By law, businesses must protect the information they use about their customers, clients and employees. Home addresses, bank details, invoicing and even holiday records all have to be stored and kept safe – sometimes you even need written permission to hold personal or sensitive information, such as staff sickness records.
Under EU proposals, the data protection rules that safeguard our private information are set to get tougher. Simon Goldburn explains what the changes could mean for your business.
Data protection law – set to change under tough new EU rules
EU plans are afoot to make significant changes to the way that a business deals with information it holds about an individual, to recognise that the information belongs to the individual and not the business. As a result, the individual will have the right to access, retrieve or amend the information, or to stop the business from using it, at any time.
The business will only have limited rights to use the information, and in many cases will have to agree a detailed plan with the individual setting out how the information will be used and how long it will be stored.
A business will also have to design, build and implement a system to ensure that it only uses the information in accordance with the plan and to alert the business if the information is used in any other way. The system will have to be kept under review and any breach will have to be reported “without undue delay” to the Information Commissioner’s Office and to the individual.
The Information Commissioner could then impose a fine of up to €1,000,000 (more for a larger business) and the individual could sue for any financial loss or distress that he or she suffers because of the breach. The same rules will apply across the EU, so if the business deals with an individual in another EU member state, that individual could make a complaint to the local regulator or sue in the local courts.
Where a business has more than 250 employees, or there is an imbalance between the parties such as between an employer and an employee, higher standards will be required.
The rules could be finalised in 2012, with a two-year transitional period. The Ministry of Justice has asked for comments on the proposals by 6th March 2012. Find more information in the Ministry of Justice’s paper “Call for Evidence on EU Data Protection Proposals - Regulation COM(2012)11 and Directive COM(2012)10”
Simon Goldburn is Director at Ascent Consultants.
Fierce controversy has characterised discussions this month of whether separated fathers should have the right to equal time with their children. In November 2011, the Family Justice Review rejected the idea – but by February 2012, children's Minister Tim Loughton had stated it was important that decent and loving fathers are not pushed out of their children's lives.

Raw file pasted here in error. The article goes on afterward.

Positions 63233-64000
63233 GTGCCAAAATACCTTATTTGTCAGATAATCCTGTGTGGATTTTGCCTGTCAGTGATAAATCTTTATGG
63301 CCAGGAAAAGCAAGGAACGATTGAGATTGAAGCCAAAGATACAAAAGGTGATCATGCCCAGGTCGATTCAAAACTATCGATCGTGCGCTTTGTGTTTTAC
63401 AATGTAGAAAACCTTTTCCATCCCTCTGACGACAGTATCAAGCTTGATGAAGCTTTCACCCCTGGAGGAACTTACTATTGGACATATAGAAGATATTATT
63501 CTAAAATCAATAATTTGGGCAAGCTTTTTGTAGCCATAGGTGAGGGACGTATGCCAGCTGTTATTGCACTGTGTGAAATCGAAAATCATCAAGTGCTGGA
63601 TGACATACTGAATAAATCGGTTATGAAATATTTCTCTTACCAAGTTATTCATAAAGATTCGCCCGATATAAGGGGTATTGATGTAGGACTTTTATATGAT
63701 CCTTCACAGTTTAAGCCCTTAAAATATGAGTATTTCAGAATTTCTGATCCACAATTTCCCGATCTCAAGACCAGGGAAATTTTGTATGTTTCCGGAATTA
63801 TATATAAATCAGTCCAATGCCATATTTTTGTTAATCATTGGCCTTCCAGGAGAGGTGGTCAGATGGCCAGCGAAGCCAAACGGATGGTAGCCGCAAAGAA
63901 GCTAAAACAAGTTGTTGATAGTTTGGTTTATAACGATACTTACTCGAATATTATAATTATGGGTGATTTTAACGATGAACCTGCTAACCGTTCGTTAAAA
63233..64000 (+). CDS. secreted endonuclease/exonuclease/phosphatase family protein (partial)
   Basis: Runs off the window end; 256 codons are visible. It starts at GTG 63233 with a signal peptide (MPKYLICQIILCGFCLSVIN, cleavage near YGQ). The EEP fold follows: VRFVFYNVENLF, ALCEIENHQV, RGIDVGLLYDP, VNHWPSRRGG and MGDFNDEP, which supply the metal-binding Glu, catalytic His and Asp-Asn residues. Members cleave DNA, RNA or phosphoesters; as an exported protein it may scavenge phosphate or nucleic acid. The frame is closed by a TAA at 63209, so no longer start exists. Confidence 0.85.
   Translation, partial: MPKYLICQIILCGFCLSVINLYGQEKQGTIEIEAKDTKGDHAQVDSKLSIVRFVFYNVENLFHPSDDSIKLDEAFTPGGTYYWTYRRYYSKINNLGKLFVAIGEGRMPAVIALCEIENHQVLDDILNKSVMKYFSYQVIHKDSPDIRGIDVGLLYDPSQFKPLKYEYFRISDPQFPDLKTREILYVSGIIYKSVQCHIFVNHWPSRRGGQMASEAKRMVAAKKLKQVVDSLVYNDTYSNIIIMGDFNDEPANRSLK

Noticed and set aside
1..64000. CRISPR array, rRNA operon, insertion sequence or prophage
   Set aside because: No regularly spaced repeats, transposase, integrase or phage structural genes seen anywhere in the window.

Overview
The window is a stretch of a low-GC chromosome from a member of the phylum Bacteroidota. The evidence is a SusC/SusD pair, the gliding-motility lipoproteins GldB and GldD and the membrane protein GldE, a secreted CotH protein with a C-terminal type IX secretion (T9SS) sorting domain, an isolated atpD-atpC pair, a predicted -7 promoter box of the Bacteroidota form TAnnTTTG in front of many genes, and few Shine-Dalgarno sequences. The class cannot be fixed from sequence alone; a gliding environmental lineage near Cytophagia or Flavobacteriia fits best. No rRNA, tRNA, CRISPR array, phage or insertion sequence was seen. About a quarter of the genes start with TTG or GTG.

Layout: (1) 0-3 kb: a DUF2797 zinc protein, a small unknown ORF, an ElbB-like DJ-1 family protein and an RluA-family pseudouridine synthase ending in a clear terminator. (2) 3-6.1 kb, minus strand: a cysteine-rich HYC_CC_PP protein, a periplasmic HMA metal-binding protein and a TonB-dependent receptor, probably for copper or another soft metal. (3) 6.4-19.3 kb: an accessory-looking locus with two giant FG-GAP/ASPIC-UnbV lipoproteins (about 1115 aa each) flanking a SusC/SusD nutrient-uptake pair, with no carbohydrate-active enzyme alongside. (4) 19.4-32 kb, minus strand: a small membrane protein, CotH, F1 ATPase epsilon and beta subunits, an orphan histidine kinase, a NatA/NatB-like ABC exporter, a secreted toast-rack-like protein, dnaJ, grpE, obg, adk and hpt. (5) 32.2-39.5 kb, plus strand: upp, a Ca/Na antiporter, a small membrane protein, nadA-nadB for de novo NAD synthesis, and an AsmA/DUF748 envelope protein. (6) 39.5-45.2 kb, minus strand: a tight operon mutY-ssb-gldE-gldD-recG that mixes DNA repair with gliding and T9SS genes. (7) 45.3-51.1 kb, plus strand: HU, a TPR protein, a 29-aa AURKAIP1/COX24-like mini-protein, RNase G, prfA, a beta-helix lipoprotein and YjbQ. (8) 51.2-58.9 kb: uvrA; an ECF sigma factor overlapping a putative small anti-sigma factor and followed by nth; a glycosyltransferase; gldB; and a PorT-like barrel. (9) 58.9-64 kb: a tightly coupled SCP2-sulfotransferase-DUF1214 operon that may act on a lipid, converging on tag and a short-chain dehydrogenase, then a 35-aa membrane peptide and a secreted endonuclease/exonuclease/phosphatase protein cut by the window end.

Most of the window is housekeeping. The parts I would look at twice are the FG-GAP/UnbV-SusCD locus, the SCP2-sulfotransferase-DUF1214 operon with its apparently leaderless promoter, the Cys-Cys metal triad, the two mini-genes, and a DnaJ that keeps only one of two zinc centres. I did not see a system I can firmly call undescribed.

The latest news from Government is that when disputes are settled in court, it will promise to find ways to ensure that every father has a right to access to their children, unless he poses a safety or welfare risk. An extra £10 million will be available to parents for mediation to reduce the number of children’s contact cases going to court - because if both parents are to maintain meaningful relationships with their children cooperation is key, and acrimonious court proceedings don’t help.
However, the fundamental discussion should be in every case what the children need: whether it is equal time with both parents, some sort of sharing arrangement, the right to contact with one parent or no contact at all.
These pointers indicate when a shared, although not necessarily equal , pattern of care might work - suitability may well depend on whether each parents answers yes or no to the questions:
The length of this list shows you just how important cooperation is. If you're prepared to begin negotiating with your ex-partner regarding the care of your children, then it’s time to consider making an appointment for mediation.
Frances Place, Partner at Progressive Mediation
At first glance, registering a trade mark in the United States can seem confusing, especially to companies from abroad. But with the guidance of a US trade mark attorney, it can be smooth and easy.
As in the UK, the US trade mark registration process is comprised of several steps. First, conduct a comprehensive US trade mark search to make sure no one else holds a claim to your intended trade mark. Then draft and file a trade mark application with the US government. The government will review the application and issue registration (if approved) within 8-12 months.
Sounds simple. Nonetheless, many misunderstandings surround the process of applying for and maintaining a US trade mark. Here in Washington DC at Gerben Law Firm, we often see confusion from our international clients. To help clear this up, we’ve compiled five facts that any foreign company should know before filing for a trade mark here in the United States:
These are just five of the most common issues we’re asked about by our international clients, and there are many other things to consider when filing an application. For more information or to begin the US trade mark registration process, contact an experienced trade mark attorney at Gerben Law Firm, PLLC.
Josh Gerben of Gerben Law Firm is an experienced trade mark attorney, serving 18 countries worldwide.